In a country like Pakistan, where a large part of the population follows Bollywood almost madly, the fate of Indian films remains uncertain. While inflicting a ban on any Indian release with objectionable content – like sexual vulgarity imposed on the recent Veere Di Wedding – or anything that puts Pakistan in a negative light isn’t a new phenomenon, restricted or delayed screening of Bollywood films due to one reason or the other, seems to have become a regular activity. Though such decisions are motivated by the need to promote local content and local artists, they have an extremely ambiguous impact on local cinema, if we look at it from a larger perspective.
In 2016, Pakistani cinemas stopped screening Bollywood films, following the ban on Pakistani artists in India (post Uri terror attack). This all-out ban, at a time when local films hardly had any potential to pull audiences to cinemas, resulted in huge losses for cinema houses due to a major decrease in the footfall. Hence, efforts to promote local films were in vain.
According to Nadeem Mandviwalla, cinema owner/film distributor, banning Bollywood films has never been in the interest of the local film industry and is “detrimental” to its growth.
“Bollywood films were banned for 40 years; did it help the industry?” he questioned when asked if the decision to not showcase Indian films during the Eid holidays would benefit local films. He had a strong opinion on the issue.
“We have to look at it from a larger perspective; it’s not that short-term,” he established. “It’s a process of development. If the government stops the screening of these films even for one day, it means they are creating instability in the policy itself. That means the government can come up and stop your business any time. Now that’s a very detrimental message that you are giving to every investor who wants to make a cinema in Pakistan. And that is the larger perspective!”
Speaking of number of cinema screens in Pakistan and those that are soon to inaugurate, Nadeem Mandviwalla, who has been a key player in the business for years, added, “How will cinemas be made in Pakistan if the investor knows that tomorrow the best of the best of films will be stopped by the government? Why will they invest into something like this? When the government makes a policy, the policy can’t be for today, it has to be for the next 20 years. Therefore, the ban/restriction will have very adverse effects in times to come.”
He also said that while the government is doing this to benefit producers whose films are coming out on Eid, what if another producer, who wants to release his film on 14th August, or 25th December, or any other day, asks for the same advantage? How will they differentiate?
“The government has to remain unbiased, it shouldn’t be controlling the freedom of business,” he asserted. “Once the government gets themselves involved in the business itself, it is always a disaster.”
Bollywood films were first banned in Pakistan post 1965 war with India and that continued till 2007, when it was lifted by the former President of Pakistan, General Pervez Musharraf. This was followed by a massive increase in investments made into multiplexes, given the demand of Indian films in Pakistan, eventually paving the way for revival of Pakistani cinema. Hence, it was the influx of Bollywood films which majorly assisted the re-building of local film industry that was completely shattered at one point.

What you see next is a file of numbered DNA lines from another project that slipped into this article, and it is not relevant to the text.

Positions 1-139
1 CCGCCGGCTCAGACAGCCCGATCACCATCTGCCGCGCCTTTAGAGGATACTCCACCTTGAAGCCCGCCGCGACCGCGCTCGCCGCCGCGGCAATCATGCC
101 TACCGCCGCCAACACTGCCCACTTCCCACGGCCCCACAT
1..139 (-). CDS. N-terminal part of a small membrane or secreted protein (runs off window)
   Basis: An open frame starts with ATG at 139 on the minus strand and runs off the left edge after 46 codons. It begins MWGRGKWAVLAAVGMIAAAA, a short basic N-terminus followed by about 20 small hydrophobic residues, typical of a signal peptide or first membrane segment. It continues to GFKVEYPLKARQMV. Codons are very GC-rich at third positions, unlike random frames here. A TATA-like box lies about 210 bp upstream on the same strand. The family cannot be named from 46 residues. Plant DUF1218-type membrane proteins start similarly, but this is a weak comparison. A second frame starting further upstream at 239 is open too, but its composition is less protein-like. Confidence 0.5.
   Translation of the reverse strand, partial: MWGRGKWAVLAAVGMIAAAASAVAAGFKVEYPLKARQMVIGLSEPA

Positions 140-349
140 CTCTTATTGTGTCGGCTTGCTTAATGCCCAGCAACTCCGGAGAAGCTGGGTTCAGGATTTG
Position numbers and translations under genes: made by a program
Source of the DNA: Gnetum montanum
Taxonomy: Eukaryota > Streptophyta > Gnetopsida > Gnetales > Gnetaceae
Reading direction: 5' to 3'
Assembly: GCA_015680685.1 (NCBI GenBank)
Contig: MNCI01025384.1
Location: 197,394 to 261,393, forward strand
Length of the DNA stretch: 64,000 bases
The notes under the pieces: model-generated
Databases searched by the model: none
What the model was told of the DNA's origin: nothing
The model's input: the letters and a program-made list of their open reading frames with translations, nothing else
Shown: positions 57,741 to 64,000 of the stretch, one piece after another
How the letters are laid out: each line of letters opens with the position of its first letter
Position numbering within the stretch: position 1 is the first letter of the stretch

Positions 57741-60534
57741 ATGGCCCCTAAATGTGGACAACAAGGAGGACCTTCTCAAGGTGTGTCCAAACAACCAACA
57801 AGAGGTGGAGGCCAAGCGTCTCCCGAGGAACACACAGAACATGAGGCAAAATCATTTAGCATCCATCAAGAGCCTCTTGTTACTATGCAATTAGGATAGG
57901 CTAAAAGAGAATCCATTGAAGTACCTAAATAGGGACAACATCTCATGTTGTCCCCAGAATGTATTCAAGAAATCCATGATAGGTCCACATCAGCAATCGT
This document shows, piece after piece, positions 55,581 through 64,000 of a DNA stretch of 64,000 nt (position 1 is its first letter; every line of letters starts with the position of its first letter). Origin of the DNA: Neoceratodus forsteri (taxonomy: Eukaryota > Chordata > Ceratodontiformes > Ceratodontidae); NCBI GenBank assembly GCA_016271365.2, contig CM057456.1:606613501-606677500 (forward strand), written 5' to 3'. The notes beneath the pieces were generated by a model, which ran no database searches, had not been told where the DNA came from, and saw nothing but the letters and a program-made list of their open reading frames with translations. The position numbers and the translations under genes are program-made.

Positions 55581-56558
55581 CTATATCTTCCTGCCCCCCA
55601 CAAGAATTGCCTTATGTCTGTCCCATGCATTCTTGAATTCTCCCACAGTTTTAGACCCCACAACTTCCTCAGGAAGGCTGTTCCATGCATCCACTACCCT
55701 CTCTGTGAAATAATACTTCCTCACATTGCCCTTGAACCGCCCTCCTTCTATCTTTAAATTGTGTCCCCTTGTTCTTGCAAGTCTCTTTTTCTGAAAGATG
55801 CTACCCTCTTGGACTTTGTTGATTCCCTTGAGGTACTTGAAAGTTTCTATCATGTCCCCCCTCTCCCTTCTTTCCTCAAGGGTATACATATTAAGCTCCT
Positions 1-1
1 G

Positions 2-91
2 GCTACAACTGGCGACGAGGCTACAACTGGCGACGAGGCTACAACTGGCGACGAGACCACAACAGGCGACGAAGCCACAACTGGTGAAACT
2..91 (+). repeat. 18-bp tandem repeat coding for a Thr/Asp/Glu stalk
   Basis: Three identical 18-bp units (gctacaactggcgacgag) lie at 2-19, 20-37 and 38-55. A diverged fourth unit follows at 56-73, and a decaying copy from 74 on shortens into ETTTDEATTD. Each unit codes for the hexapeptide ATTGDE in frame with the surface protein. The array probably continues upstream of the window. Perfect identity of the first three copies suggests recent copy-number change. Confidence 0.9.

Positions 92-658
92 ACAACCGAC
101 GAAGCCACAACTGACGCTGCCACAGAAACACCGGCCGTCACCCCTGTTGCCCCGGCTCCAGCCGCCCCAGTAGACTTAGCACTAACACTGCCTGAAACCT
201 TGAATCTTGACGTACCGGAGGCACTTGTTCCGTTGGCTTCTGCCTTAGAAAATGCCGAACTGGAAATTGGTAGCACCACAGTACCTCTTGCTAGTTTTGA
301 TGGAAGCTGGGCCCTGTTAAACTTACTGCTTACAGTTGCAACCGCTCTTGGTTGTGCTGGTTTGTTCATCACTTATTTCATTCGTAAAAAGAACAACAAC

However, there is a long, long way to go before the industry is in a position to stand on its own two feet and until then, it needs a regular influx of popular Bollywood films to flourish and stabilize.
“Bollywood constitutes a major per cent of the cinema business in Pakistan,” commented Ali Hammad Butt, Managing Director of AB Advertisers – a renowned cinema advertising company. “When an Indian film releases in Pakistan on Eid, it pulls twice the number of people to cinemas compared to when there is no Indian release.”
This means that the presence of Indian films results in more business for local movies as well; therefore, not showing them during Eid “isn’t a smart move,” according to Butt. “It’s like going against the demand,” he observed. “Advertisers in Pakistan are also more interested in placing business in Bollywood movies rather than local movies.”
He added, “The problem is, instead of improving the quality of our own product/content, we are attacking other aspects. It is important to develop our own industry first and for that, we need at least four films a month to keep the cinema business going all year round.”
On the flip side, Satish Anand, Chairman, Eveready Group of Companies, is of the view that restricting Bollywood films around Eid is a temporary facilitation to support local films, given the limited number of screens. “It will be very frustrating for local films if an Indian film also releases alongside four of them, which will already be eating into each other’s profitability,” he shared. “With very few entertainment options available for masses during Eid, they come out to watch films and this works well for Pakistani films.”
Perhaps, this is why most producers in Pakistan choose to release their films during Eid holidays, even the big ones. However, instead of taking this route or restricting Indian films every now and then, we need to make better films to pull audiences to cinemas and give them a good experience. These strategies may work and result in temporary gain but they will not help sustain the industry in the longer run. If the cinema business remains unstable, we might witness cinema houses shutting down, resulting in a major decline for our film industry.